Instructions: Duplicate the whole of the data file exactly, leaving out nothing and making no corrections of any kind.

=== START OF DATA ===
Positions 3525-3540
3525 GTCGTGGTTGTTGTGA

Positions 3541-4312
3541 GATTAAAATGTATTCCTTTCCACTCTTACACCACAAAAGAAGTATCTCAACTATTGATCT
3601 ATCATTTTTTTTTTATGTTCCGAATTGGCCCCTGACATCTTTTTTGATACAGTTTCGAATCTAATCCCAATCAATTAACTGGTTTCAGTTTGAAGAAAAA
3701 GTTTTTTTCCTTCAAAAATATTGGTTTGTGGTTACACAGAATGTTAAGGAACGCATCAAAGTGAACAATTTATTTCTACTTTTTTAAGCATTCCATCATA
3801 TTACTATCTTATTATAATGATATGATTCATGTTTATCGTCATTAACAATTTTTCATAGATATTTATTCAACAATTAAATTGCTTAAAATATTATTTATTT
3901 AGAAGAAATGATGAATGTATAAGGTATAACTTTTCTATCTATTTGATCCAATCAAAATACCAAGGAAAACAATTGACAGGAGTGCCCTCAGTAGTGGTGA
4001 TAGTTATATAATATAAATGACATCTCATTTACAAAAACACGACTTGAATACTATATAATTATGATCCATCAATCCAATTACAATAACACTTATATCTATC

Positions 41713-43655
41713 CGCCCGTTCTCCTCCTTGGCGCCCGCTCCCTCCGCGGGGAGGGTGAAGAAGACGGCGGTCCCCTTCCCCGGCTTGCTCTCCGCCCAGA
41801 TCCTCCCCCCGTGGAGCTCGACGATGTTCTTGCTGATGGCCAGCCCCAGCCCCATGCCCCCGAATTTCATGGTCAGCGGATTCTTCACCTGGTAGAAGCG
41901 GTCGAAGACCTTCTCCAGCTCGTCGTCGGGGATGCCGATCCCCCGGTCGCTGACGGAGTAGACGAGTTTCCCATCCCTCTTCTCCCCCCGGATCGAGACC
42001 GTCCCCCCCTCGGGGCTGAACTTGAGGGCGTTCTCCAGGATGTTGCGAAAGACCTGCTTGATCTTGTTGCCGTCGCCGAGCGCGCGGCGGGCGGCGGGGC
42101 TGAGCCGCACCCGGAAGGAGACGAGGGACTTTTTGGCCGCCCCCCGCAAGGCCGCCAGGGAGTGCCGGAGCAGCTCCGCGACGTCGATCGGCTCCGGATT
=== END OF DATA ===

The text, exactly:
Positions 3525-3540
3525 GTCGTGGTTGTTGTGA

Positions 3541-4312
3541 GATTAAAATGTATTCCTTTCCACTCTTACACCACAAAAGAAGTATCTCAACTATTGATCT
3601 ATCATTTTTTTTTTATGTTCCGAATTGGCCCCTGACATCTTTTTTGATACAGTTTCGAATCTAATCCCAATCAATTAACTGGTTTCAGTTTGAAGAAAAA
3701 GTTTTTTTCCTTCAAAAATATTGGTTTGTGGTTACACAGAATGTTAAGGAACGCATCAAAGTGAACAATTTATTTCTACTTTTTTAAGCATTCCATCATA
3801 TTACTATCTTATTATAATGATATGATTCATGTTTATCGTCATTAACAATTTTTCATAGATATTTATTCAACAATTAAATTGCTTAAAATATTATTTATTT
3901 AGAAGAAATGATGAATGTATAAGGTATAACTTTTCTATCTATTTGATCCAATCAAAATACCAAGGAAAACAATTGACAGGAGTGCCCTCAGTAGTGGTGA
4001 TAGTTATATAATATAAATGACATCTCATTTACAAAAACACGACTTGAATACTATATAATTATGATCCATCAATCCAATTACAATAACACTTATATCTATC

Positions 41713-43655
41713 CGCCCGTTCTCCTCCTTGGCGCCCGCTCCCTCCGCGGGGAGGGTGAAGAAGACGGCGGTCCCCTTCCCCGGCTTGCTCTCCGCCCAGA
41801 TCCTCCCCCCGTGGAGCTCGACGATGTTCTTGCTGATGGCCAGCCCCAGCCCCATGCCCCCGAATTTCATGGTCAGCGGATTCTTCACCTGGTAGAAGCG
41901 GTCGAAGACCTTCTCCAGCTCGTCGTCGGGGATGCCGATCCCCCGGTCGCTGACGGAGTAGACGAGTTTCCCATCCCTCTTCTCCCCCCGGATCGAGACC
42001 GTCCCCCCCTCGGGGCTGAACTTGAGGGCGTTCTCCAGGATGTTGCGAAAGACCTGCTTGATCTTGTTGCCGTCGCCGAGCGCGCGGCGGGCGGCGGGGC
42101 TGAGCCGCACCCGGAAGGAGACGAGGGACTTTTTGGCCGCCCCCCGCAAGGCCGCCAGGGAGTGCCGGAGCAGCTCCGCGACGTCGATCGGCTCCGGATT